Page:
Adams Family Correspondence, volume 1



Map of Boston and Vicinity during the Siege, 1775–1776 following 240[unavailable]

From the folding frontispiece map, “Boston, with its Environs,” engraved by T. Conder, London, in the second volume of William Gordon, The History of the Rise, Progress, and Establishment, of the Independence of the United States of America..., first published in London, 4 vols., 1788. (The present reproduction has been reduced from the original, and the southern portion has been xvtrimmed away to increase the legibility of the remainder.) On the whole this appears to be the most satisfactory single map, among many that were produced at the time, to illustrate the topographical features, encampments, lines, batteries, and operations of the two armies during the eleven-month siege of Boston, May 1775–March 1776. Nearly every feature bearing a legend on the map is mentioned in the letters published in the first two volumes of the Adams Family Correspondence , many of them repeatedly. One may trace the routes of Abigail Adams' visits to the headquarters of the Continental Army in the winter of 1775 and to the Roxbury lines soon after the British evacuation. One may see how Washington's successful action against Dorchester Heights and his fortification of Nook's Hill, so quaintly described by Peter Boylston Adams (who was one of the “hardy hereos” who took part in it), rendered the position of Howe's army in Boston utterly untenable. (See P. B. Adams to John Adams, 4 April 1776, p. 371–372, below.)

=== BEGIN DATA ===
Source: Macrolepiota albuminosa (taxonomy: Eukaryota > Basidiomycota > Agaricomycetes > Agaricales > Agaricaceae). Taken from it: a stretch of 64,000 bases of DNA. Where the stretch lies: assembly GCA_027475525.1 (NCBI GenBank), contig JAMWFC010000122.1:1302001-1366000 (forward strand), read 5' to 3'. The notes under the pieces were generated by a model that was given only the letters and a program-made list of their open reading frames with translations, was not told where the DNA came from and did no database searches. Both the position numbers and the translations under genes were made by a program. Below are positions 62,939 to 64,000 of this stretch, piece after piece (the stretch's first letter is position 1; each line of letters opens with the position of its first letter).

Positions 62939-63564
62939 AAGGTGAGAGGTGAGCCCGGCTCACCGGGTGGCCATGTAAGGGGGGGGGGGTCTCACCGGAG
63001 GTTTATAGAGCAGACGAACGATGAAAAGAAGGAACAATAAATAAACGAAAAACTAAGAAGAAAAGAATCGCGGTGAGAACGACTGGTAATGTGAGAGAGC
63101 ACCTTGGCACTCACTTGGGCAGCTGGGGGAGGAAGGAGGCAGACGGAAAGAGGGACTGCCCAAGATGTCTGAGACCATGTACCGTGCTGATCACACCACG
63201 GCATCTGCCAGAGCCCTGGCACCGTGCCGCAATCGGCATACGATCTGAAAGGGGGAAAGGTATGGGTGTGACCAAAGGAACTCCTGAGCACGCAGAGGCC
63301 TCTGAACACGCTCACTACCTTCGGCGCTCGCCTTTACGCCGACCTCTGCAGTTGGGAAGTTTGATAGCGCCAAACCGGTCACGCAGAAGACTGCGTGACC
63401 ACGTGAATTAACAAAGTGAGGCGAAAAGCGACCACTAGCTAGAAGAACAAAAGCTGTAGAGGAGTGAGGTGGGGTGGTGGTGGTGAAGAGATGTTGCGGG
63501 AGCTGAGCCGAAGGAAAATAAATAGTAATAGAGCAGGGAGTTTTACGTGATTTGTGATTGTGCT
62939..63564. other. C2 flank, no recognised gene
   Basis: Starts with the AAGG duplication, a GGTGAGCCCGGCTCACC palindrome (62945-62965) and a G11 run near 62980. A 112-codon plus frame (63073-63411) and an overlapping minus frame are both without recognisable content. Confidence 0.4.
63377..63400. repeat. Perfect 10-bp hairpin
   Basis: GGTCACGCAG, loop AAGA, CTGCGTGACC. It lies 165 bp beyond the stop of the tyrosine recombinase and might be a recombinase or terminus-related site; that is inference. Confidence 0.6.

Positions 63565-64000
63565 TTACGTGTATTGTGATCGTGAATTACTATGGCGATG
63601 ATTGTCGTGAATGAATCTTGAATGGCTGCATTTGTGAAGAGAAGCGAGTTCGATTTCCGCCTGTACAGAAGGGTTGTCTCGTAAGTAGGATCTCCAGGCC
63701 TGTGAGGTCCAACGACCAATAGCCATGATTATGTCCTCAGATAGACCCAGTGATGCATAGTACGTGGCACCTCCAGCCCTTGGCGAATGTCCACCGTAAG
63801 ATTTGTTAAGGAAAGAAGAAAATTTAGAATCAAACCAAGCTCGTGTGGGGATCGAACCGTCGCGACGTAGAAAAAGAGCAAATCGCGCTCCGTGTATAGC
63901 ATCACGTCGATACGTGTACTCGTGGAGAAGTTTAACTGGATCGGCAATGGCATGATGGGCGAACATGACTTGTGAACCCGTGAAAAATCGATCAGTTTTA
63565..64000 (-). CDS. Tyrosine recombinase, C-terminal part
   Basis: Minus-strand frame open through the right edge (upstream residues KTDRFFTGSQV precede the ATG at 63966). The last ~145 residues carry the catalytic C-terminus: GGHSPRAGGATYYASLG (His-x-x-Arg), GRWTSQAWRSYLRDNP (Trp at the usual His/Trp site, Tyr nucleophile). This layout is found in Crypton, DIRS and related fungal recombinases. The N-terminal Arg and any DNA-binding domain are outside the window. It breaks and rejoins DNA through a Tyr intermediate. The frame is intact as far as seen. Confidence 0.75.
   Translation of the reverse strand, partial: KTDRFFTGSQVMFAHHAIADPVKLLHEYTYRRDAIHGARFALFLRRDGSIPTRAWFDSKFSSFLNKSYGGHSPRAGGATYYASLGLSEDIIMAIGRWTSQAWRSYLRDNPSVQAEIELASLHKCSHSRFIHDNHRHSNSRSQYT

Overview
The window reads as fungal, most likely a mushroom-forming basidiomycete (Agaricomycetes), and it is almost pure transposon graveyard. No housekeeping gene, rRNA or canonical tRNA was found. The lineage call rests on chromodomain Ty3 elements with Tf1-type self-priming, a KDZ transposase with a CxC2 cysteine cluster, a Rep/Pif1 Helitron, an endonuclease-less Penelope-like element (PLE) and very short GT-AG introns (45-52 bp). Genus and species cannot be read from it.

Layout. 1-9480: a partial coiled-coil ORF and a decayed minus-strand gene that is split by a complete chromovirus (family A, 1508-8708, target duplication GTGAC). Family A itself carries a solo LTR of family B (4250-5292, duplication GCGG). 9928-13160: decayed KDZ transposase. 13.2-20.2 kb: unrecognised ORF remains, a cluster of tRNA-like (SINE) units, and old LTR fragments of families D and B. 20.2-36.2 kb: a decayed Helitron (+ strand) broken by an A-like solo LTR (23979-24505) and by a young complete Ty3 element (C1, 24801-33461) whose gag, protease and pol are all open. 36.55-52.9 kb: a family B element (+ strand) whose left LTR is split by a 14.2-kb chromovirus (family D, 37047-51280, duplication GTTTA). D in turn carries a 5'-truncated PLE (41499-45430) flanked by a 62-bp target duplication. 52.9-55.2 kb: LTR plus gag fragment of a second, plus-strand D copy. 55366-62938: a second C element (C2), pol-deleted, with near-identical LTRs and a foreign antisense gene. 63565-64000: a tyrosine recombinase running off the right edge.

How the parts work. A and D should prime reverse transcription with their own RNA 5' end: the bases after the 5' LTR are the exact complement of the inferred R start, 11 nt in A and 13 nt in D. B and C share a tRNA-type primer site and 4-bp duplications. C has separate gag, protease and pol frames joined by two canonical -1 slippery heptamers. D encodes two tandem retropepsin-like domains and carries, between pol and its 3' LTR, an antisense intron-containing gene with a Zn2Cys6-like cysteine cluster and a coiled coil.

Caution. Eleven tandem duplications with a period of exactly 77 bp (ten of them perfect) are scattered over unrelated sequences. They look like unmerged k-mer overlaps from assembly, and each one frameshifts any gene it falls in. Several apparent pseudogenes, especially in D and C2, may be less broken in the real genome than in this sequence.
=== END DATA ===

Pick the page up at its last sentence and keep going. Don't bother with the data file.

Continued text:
An English nonconformist clergyman who had arrived in America not long before the Revolution, William Gordon ministered to a congregation in Roxbury, took a personal part in the fortification of Boston Harbor after the British left Boston, and assiduously collected materials for his History from the beginning of the war. For evidence suggesting that he drew on John Adams' letter files in the preparation of his book, see the descriptive note on Isaac Smith Sr. to John Adams, 24 June 1775, p. 229–230, below.

Courtesy of the Massachusetts Historical Society.